Financial and cultural aspects of corporate giving by UK and non-UK companies in response to the December 2004 South Asia Tsunami disaster are explored in this article. Literatures on corporate giving rationales, concepts of disaster and donor activity in disasters provide an underpinning. The article seeks to make connections between this high profile if short-lived business giving and the funding of the arts that is sought from business; and to draw tentative lessons for arts funding when seeking business support. The giving accounts in the wake of the Tsunami from a non-probability sample of 56 UK companies and 16 non-UK companies were examined. Reported online to the UK charity Business in the Community, these accounts were accessed in February 2005 and scrutinized thematically. Concurrently, company financial profiles to accompany giving figures were constructed. Although linkages between donation levels and financial performance were lacking, emerging themes included the role of employees, influencing company giving and creating a climate of expectation of firms' contributions. These developments may have important implications for business funding for the arts, where leading philanthropists are prominent as individuals in the giving landscapes; but employees' collective involvement is not marked. Alternatively, cultivation of employees as would-be donors, indirectly via their firms, may be a more secure, if lower level route to funding for some arts organizations than dependence on high profile business leaders. The article considers alternative scenarios for company giving in disaster contexts, including as a sustained and lasting giving theme or as company support as a ‘one-off’ event, rock-star style. The likely development of employee power as a key element in company giving is explored; and its wider meanings for funding in arts settings, (where the giver as rock star heroine/hero is also prominent) are considered.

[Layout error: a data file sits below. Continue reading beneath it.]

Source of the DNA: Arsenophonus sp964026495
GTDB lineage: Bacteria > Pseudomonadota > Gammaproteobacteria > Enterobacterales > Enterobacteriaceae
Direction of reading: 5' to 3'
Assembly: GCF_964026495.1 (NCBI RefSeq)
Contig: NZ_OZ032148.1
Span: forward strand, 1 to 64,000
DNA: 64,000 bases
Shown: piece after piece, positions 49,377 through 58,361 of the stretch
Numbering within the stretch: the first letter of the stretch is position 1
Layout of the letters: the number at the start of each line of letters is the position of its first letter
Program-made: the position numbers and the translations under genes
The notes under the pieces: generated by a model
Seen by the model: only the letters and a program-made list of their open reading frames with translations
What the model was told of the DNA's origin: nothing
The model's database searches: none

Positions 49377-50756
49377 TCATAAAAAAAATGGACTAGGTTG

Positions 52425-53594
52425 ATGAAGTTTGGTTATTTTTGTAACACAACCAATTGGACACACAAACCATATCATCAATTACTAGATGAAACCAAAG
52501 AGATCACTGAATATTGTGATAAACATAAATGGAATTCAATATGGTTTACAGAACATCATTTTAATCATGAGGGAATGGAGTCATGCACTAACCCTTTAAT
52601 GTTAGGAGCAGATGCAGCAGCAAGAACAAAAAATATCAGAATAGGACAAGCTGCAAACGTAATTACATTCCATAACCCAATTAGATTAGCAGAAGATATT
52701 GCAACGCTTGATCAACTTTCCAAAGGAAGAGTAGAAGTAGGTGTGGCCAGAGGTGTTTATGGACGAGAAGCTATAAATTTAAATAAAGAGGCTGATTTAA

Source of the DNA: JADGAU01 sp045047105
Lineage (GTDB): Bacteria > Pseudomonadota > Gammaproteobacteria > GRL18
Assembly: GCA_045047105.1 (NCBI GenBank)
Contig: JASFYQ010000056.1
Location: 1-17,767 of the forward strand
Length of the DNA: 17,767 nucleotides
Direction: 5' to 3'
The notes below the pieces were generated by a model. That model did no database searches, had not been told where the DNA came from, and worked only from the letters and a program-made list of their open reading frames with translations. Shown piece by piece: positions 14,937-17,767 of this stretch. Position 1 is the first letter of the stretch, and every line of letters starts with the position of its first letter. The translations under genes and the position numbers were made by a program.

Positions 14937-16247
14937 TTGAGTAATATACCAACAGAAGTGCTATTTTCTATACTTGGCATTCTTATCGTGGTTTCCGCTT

|Publication status||Published - Jan 2007|
- corporate philanthropy
- arts funding